Following these three examples, I wonder if there ought not to be classes in schools in “joined up thinking” – or to put it another way, asking the question “why?” (Or, if one prefers, the application of fairly basic logic.)

I guess the reason in part comes from the fact that asking “why?” is absolutely discouraged in many schools, where it can be seen as a sign of pupils or students “being difficult”.

Indeed perhaps if our civilisation does eventually decline, those who are left to record its demise might call us, “the people who couldn’t ask ‘why’?”

I always enjoy meeting with my customers and chatting about their views, except when I don’t.

Over the years I have met a number of people who bring me information that catches me out.

Not in a bad way, but rather in a way that I appreciate because I do quite like being caught out as it makes me ponder and think.

For example, I do have a particular liking for what these days are known as inconvenient facts, such as the one that one of my more eccentric clients came up with which suggested that taking the drug ecstasy was no more dangerous than horse riding.

Now I have to admit that I didn’t believe a word of that until my client directed me to the work produced by the pharmacologist David Nutt, and yes it has been reported in various learned journals which like to use statistics in the proper way (that is to say, taking the number of people doing x, seeing how many of them get injured in various ways, and then comparing all the data with the number of people doing y).

But now apparently you can’t read it in any government journals because the head of the team that did the research was sacked and his findings removed from the official record.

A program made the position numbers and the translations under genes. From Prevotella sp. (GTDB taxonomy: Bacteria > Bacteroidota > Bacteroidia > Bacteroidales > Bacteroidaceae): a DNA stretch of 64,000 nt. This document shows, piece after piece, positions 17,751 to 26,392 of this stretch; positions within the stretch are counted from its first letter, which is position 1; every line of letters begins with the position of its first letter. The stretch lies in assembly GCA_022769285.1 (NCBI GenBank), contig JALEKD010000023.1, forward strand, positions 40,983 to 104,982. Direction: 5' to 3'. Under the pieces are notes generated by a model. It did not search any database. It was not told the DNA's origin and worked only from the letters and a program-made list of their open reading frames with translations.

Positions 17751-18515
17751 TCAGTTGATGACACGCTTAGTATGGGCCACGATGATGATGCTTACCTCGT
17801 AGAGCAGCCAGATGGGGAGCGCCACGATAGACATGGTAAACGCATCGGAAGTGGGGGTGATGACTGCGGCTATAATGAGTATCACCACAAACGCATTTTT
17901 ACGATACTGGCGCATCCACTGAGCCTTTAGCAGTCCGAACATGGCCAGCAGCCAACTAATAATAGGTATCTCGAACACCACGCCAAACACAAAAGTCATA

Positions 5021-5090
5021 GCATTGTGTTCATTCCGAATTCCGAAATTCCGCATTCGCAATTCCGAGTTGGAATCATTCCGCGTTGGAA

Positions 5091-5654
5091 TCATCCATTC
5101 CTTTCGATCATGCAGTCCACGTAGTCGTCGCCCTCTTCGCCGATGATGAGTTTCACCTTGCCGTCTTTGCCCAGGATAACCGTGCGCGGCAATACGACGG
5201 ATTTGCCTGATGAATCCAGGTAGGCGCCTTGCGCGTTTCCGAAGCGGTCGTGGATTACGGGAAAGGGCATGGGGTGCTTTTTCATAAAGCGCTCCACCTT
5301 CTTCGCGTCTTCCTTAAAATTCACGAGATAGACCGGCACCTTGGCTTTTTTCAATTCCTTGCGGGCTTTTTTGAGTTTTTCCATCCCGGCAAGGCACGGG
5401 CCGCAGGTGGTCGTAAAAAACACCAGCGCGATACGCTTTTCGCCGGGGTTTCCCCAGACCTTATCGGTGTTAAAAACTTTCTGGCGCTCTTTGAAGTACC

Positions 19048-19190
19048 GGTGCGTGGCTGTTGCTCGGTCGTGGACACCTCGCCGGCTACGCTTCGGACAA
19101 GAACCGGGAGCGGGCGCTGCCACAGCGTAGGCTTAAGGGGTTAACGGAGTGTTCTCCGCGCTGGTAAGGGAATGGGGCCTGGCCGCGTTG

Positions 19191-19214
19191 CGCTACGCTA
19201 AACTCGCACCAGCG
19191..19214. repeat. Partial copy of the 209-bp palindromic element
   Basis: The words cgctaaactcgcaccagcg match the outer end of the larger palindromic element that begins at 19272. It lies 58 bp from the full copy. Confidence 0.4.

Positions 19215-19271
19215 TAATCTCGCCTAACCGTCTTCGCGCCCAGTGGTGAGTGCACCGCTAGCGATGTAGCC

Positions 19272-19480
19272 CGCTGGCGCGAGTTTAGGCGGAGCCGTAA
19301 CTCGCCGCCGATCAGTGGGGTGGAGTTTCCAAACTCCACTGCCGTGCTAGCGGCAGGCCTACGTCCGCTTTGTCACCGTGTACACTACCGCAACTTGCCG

I was both horrified that the information could be covered up, and fascinated by my own reaction to the finding.

I guess such a statistical finding is very uncomfortable, perhaps because horse riding is considered “good” and “healthy” and maybe above all “done by the right sort of people” while taking ecstasy is considered the opposite in every regard.  And I didn’t include the relationship between horse riding and gambling in that.

But apparently it is so.  If you go in for horse riding you are as likely to get more injuries of a more serious nature than in you take ecstasy.  Which I must stress is absolutely not a suggestion that taking ecstasy is safe, but rather than it might be worth easing up on the horse riding.

So it seems these days there is a movement to be economical with the statistics.  Just as there is a spot of being economical with the freedom of speech as well.

I suspect most people in the UK do actually value free speech – up to a point.  The problem is where that point is reached.  Personally I don’t value the freedom of speech within the audience in the theatre while I am trying to focus on the production.  And I find myself very confused about whether or not I want to defend the right of racists to speak about their beliefs.  Probably not, when I think about it.

But freedom of speech can be misused.  Take, for example, the issue of water.

We are gradually seeing in this country the arrival of the notion of “raw” water – something that has become quite popular of late in certain parts of the United States.

Raw water is apparently real, original, honest to goodness water.  Water that people who write things on Twitter with the hashtag nofilter go in for.  Water that doesn’t have any fluoride in it… except the natural fluoride that occurs in groundwater … and which actually occurs at much higher levels than is allowable in the water that comes out of our taps.  Levels that could be quite dangerous.

And because it is not treated it also has a nice juicy variety of waterborne bacteria within the H20, the drinking of which can lead to… well, it’s a nasty disease but you might be eating your lunch while reading this so I don’t want to mention it.

The more I look at it, the more complicated (not to say lopsided) the whole world seems to be.